Published On: Thu, Jul 31st, 2014

Putting an end to ‘rabbit-hutch’ Britain


John Cowie believes the conservatory sector can help rid the UK of the problem associated with homes that fail to meet modern size standards

UnknownAccording to new research, millions of British people are living in homes that are too small. The finding of the study conducted by Cambridge University has revealed that over half of all homes in the UK fail to meet minimum modern size standards. As a country we are seriously lagging behind some of our European neighbours when it comes to average floor space in dwellings. The UK comes bottom of a league table comparing 15 other countries. The UK average is 76 square metres, and compares to 87.7 in Ireland, 109.2 in Germany, 115.5 in the Netherlands, with the roomiest homes being in Denmark and measuring 137 square metres.

The study, which appeared in the journal Building Research and Information, analysed 16,000 homes in England and concluded that 79 per cent of properties were below acceptable sizes. The worst effected were terraced houses and flats occupied by families with children. Malcolm Morgan, the author of the study, concluded that about a third of occupants were unhappy with their homes and found themselves living in three-bedroom properties with the floorspace of a two-bedroom property. The poorest households are suffering the most, and cannot afford to move to a larger home. House builders are also partly to blame, as they are now building smaller homes but are keen to stress that the pressures of the lack of land and its price inhibit the building of larger homes.

An array of solutions has been banded around to overcome the problem but economic and social reasons often prevent actions being taken. Too many people and not enough homes comprise a situation that has haunted successive governments. Building bigger houses has been dismissed as it doesn’t tackle the more pressing concern over the lack of numbers of dwellings. There is however a solution that can help the UK move up the league table of the average dwelling sizes.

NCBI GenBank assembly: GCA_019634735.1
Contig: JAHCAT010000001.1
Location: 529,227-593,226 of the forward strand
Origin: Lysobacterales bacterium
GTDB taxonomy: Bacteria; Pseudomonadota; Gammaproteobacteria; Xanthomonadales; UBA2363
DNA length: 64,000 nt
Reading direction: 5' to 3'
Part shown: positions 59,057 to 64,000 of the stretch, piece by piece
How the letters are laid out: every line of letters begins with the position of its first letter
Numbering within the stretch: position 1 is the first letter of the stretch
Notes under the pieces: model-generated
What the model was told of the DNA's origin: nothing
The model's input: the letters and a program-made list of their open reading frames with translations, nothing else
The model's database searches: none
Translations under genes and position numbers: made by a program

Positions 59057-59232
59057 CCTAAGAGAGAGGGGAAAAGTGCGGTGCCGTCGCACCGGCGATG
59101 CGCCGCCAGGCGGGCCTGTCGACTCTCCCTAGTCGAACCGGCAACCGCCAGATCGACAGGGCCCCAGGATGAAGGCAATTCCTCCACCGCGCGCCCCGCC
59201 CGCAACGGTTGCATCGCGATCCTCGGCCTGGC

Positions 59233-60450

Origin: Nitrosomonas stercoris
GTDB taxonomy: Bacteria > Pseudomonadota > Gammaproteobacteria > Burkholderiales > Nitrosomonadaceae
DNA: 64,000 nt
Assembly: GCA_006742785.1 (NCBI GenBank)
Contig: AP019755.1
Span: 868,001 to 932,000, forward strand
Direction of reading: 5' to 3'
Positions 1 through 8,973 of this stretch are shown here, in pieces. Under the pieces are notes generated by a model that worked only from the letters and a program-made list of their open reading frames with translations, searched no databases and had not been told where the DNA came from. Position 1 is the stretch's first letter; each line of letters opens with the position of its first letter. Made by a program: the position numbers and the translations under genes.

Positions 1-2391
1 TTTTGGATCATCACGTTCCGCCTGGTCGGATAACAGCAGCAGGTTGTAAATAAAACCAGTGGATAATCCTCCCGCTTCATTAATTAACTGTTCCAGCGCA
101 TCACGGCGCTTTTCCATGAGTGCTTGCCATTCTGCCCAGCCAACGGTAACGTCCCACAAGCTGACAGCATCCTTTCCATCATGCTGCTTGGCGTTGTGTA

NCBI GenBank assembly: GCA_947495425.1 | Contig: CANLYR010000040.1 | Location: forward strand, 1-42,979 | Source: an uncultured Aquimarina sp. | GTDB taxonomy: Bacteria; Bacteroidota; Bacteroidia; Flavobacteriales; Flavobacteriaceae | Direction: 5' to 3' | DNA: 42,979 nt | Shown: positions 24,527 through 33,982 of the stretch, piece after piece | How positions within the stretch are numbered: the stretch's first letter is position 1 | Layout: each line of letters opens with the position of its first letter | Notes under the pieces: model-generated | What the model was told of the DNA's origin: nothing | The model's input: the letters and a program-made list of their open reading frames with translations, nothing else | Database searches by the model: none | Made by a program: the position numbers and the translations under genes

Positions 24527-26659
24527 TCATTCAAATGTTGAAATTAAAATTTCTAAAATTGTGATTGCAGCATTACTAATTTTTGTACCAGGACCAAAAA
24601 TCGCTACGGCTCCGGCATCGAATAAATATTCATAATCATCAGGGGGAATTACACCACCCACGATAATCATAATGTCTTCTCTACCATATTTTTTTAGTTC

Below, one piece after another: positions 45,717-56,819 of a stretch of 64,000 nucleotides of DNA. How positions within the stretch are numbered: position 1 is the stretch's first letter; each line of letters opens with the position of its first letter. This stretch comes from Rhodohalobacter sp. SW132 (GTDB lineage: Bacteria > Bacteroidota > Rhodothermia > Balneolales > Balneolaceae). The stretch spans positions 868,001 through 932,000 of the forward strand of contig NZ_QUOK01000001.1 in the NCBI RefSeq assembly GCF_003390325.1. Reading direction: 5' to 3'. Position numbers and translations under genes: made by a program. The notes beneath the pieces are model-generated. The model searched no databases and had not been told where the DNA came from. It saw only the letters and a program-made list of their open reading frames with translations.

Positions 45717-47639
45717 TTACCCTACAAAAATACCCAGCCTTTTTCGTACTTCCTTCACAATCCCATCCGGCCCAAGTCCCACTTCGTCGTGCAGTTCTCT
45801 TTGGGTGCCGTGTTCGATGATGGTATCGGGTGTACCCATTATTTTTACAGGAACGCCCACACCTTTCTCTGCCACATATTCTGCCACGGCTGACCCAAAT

No longer considered a ‘plastic box’, the modern-day conservatory has seen a massive resurgence as the leading manufacturers have developed systems that are crammed full of innovation and feature vastly improved aesthetics. With the price tag still remaining attractively affordable, a conservatory is often well within the budget of some of the UK’s cash-strapped homeowners. A 4m by 4m conservatory can drastically improve the living conditions of a terrace house and can add an additional habitable space that can free up room within the main part of the house. It’s the innovations within construction, and more specifically, glazing, that can make a modern-day conservatory an all-year-round space that can be turned into a dining room, living room or children’s playroom.

‘Rabbit-hutch Britain’ could definitely benefit from the installation of more conservatories. The introduction of cost-effective orangery systems and more substantial conservatories has seen the sector challenge the benefits demonstrated by standard extensions. With planning restrictions currently relaxed, allowing householders to build beyond 3 and metres from the rear wall, the possibilities are endless. But it has nevertheless confused me as to why so many installers have ‘fallen out of love’ with the trusty conservatory. The products are better than ever, the designs are out of this world; it’s just a case of targeting the right consumers. Market evidence shows that there is a drastic need for extra living space in the UK. The demand is there, it just needs to be activated. I’m hoping this will re-ignite the sector and the home improvement landscape will become awash with professional conservatory installers and retailers helping homeowners to maximise their available living space.